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Villa Franca Hotel Positano

Cetara Anchovies


The anchovy sauce of Cetara is a traditional Campania agri-food product, produced in the small fishing village of Cetara, on the Amalfi Coast.  Anchovy colatura is a transparent liquid sauce with an amber color that is produced by a traditional process of ripening anchovies in a solution saturated with water and salt. The anchovies used are fished near the Amalfi coast in the period from 25 March, which corresponds to the feast of the Annunciation, until 22 July, the day of Santa Maria Maddalena. He described the salting of anchovies used by the Cetarese both for those caught in the cold months, called vernotiche and for the majatiche, caught in the period March-August. Kegs were used, where the anchovies, deprived of the head and "of the gall and whatever else comes out", rinsed with sea water, are arranged in layers with abundant sea salt. Once the barrels were filled, they rest on their weight lids for days to remove the resulting liquid. After the first day, it could be used as a condiment, combining oregano, lemon slices, and oil as desired.


Freshly caught anchovies, the head, and entrails are removed and then kept for 24 hours in containers with plenty of sea salt. They are then transferred to small chestnut or oak barrels, alternating with layers of salt, and covered with a wooden disc on which weights are placed, gradually decreasing over time. Following the pressure and the ripening of the fish, some liquid emerges on the surface which, in the case of preparing salted anchovies, is removed.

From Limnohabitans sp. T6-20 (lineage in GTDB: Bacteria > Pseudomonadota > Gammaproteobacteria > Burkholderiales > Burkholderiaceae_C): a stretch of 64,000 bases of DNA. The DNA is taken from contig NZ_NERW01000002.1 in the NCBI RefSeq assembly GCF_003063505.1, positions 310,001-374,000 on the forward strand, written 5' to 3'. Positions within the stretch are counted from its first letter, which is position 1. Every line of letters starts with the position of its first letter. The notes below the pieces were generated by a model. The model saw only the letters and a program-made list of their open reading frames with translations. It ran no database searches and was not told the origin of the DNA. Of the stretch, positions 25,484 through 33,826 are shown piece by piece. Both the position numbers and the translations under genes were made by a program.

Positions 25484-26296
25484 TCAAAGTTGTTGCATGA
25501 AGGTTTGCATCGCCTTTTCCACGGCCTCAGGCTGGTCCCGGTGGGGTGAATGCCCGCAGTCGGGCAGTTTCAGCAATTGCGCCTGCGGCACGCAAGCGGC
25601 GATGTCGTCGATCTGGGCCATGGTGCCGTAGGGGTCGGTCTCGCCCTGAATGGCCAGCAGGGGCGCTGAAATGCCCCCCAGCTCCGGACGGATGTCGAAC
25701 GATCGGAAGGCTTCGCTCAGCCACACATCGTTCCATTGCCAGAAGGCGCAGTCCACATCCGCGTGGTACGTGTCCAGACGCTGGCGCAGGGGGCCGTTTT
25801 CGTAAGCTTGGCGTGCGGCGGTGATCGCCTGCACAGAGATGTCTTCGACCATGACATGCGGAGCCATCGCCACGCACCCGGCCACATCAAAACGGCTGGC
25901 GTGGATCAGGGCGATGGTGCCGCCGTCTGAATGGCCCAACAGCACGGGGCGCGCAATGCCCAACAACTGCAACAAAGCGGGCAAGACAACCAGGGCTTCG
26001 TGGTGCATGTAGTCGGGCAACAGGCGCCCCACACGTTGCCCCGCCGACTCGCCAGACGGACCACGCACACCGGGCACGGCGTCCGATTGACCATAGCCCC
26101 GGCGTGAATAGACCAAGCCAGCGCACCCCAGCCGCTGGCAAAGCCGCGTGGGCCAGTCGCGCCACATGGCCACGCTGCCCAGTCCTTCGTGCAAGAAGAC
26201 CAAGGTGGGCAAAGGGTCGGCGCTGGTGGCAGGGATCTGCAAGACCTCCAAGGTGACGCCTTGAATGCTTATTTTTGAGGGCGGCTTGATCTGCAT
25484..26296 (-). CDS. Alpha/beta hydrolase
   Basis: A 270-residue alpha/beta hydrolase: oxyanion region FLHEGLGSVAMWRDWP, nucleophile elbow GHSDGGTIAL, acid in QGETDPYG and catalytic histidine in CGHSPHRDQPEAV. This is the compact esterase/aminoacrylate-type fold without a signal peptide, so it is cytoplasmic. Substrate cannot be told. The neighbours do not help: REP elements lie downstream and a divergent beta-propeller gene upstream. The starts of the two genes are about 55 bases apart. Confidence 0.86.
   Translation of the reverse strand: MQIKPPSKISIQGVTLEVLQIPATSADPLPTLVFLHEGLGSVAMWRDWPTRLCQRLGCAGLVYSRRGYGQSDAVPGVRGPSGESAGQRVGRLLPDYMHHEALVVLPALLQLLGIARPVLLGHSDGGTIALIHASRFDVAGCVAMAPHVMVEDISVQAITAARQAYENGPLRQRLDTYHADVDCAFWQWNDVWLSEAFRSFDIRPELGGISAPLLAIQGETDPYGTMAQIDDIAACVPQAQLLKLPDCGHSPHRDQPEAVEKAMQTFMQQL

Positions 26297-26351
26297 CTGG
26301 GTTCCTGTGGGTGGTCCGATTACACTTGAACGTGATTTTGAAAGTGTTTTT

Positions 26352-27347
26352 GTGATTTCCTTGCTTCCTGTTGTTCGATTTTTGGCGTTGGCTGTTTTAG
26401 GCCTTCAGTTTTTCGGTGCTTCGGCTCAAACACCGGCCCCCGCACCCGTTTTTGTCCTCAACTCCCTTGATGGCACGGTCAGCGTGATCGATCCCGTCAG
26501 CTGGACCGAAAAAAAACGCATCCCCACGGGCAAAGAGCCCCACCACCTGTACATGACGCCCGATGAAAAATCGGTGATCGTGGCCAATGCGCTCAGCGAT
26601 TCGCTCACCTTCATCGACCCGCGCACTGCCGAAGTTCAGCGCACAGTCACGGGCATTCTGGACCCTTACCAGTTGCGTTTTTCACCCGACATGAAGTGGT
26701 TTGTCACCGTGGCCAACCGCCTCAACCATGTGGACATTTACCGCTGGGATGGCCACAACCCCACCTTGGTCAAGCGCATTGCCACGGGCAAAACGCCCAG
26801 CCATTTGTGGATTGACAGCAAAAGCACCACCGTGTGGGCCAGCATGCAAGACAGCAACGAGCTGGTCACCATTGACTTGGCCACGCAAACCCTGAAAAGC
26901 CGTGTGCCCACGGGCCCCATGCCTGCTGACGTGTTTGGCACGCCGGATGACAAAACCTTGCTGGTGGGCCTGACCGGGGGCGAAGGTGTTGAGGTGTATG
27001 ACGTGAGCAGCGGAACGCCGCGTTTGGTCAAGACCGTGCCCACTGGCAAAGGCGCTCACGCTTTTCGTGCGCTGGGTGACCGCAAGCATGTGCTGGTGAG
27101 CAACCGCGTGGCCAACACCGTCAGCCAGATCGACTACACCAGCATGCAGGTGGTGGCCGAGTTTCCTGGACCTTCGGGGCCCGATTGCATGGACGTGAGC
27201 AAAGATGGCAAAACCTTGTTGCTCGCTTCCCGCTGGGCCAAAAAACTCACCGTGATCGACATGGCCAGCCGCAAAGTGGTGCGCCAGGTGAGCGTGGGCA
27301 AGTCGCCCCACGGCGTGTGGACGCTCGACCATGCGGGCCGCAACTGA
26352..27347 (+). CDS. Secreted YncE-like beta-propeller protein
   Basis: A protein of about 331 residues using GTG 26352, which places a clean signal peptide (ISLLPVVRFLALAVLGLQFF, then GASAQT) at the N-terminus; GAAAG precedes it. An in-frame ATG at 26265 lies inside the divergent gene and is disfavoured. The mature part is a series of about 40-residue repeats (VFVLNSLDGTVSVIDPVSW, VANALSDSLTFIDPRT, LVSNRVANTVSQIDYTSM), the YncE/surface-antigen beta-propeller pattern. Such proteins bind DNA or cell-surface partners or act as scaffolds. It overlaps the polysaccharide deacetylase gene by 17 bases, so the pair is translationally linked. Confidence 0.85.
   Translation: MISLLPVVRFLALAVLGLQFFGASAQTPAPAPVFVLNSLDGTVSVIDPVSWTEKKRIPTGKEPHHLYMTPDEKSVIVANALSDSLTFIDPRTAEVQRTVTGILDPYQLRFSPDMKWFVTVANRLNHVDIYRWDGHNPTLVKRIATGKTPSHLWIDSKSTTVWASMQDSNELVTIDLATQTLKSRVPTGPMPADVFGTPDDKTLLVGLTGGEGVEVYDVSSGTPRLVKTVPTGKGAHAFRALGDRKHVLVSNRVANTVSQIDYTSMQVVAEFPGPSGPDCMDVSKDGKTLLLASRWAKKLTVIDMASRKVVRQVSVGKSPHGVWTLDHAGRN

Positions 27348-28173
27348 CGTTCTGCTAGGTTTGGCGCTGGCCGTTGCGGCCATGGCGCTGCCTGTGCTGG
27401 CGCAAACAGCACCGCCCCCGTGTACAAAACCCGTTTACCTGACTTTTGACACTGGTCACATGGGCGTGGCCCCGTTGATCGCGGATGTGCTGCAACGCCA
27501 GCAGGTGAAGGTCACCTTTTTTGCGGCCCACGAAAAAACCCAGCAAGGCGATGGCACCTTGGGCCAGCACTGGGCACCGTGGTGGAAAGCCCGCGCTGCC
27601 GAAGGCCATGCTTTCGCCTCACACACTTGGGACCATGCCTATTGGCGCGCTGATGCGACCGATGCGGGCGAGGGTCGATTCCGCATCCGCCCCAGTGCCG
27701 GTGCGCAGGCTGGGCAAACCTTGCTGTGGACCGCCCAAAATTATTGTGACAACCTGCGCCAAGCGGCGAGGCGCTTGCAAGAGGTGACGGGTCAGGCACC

This liquid provides the basis for the preparation of anchovy sauce. It is in fact stored in large glass containers and exposed to direct sunlight which, by evaporation of the water, increases its concentration. It is finally filtered through linen sheets and is therefore ready for the beginning of December. It is typically used to season spaghetti and linguine.



Anchovy sauce is mainly used as a sauce for spaghetti, but also to flavor fish or vegetable dishes, such as escarole for stuffed pizza; also with vegetables sautéed in a pan with oil, garlic, and chili, such as chard, spinach, etc. It is also appreciated by some as a condiment for tomatoes, olives, and much more...